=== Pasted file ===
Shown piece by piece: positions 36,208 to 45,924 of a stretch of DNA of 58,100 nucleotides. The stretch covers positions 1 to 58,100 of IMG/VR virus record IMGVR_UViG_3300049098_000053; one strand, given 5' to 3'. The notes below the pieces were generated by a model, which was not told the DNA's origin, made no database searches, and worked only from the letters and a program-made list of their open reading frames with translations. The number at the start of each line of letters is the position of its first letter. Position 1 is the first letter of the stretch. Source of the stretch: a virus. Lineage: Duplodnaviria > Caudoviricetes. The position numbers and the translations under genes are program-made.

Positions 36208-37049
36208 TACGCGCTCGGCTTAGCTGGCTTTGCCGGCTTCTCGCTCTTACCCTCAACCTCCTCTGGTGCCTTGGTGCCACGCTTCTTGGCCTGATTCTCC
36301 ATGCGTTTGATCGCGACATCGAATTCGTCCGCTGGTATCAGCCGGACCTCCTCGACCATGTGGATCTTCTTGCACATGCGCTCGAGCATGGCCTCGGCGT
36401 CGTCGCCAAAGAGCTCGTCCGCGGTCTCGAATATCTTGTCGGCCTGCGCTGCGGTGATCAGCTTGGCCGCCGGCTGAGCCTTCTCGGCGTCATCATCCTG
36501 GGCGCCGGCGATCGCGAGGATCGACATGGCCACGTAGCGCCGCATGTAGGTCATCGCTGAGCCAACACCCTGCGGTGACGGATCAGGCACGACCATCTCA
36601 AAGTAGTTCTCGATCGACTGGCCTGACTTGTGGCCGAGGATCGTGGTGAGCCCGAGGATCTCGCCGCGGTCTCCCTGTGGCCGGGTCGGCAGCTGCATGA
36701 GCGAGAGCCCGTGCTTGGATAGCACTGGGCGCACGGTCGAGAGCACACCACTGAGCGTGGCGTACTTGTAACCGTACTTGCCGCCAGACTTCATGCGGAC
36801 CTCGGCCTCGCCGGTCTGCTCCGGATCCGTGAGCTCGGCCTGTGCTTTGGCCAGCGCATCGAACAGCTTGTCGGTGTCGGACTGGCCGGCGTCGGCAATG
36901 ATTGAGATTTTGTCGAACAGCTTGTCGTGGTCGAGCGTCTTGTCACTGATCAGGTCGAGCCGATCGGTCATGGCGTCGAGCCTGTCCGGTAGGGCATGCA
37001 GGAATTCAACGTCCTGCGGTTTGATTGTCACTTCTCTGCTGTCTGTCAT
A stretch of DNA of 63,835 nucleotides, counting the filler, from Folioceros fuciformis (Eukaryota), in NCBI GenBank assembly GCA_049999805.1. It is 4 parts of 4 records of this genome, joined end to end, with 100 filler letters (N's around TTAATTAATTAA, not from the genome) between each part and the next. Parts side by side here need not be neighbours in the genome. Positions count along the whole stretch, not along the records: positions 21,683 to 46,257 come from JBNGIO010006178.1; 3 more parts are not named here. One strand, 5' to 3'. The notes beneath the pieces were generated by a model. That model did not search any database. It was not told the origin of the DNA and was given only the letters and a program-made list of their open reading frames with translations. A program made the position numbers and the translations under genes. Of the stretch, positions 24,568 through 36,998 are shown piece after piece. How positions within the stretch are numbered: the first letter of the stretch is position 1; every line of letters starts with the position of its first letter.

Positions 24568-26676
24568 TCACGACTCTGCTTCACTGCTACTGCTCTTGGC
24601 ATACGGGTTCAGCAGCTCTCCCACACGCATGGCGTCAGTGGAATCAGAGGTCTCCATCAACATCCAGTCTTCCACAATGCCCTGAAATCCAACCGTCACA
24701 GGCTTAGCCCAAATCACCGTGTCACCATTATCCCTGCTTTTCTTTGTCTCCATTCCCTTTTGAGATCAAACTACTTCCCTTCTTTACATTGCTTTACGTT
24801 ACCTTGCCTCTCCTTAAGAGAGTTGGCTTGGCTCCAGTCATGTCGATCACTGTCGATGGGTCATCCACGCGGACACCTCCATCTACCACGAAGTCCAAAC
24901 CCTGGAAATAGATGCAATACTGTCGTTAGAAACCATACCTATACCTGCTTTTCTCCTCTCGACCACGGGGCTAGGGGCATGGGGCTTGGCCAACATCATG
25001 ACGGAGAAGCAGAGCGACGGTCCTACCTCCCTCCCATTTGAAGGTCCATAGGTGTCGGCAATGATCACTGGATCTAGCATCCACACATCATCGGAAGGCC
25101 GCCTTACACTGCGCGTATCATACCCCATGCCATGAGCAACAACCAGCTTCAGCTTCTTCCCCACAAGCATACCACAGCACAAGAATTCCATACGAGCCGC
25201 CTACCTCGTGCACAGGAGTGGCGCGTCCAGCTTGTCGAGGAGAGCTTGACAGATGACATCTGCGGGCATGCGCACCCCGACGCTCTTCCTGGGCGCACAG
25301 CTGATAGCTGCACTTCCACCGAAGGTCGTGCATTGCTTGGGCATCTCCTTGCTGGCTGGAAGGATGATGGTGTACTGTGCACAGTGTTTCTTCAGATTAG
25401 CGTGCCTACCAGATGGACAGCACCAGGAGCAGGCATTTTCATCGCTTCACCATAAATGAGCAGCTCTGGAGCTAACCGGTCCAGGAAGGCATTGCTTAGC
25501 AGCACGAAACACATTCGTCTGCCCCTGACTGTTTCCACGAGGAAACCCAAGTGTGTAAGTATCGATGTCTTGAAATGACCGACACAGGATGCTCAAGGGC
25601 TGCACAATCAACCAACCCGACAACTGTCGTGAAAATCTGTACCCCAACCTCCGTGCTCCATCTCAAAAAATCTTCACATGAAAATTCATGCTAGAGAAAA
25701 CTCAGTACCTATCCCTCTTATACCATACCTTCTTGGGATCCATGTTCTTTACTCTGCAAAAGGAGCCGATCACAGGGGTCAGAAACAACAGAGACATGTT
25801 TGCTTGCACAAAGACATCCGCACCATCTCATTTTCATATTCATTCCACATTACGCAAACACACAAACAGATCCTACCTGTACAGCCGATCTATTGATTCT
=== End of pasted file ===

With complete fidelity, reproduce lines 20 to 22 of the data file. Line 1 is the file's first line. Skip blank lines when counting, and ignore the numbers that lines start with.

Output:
25101 GCCTTACACTGCGCGTATCATACCCCATGCCATGAGCAACAACCAGCTTCAGCTTCTTCCCCACAAGCATACCACAGCACAAGAATTCCATACGAGCCGC
25201 CTACCTCGTGCACAGGAGTGGCGCGTCCAGCTTGTCGAGGAGAGCTTGACAGATGACATCTGCGGGCATGCGCACCCCGACGCTCTTCCTGGGCGCACAG
25301 CTGATAGCTGCACTTCCACCGAAGGTCGTGCATTGCTTGGGCATCTCCTTGCTGGCTGGAAGGATGATGGTGTACTGTGCACAGTGTTTCTTCAGATTAG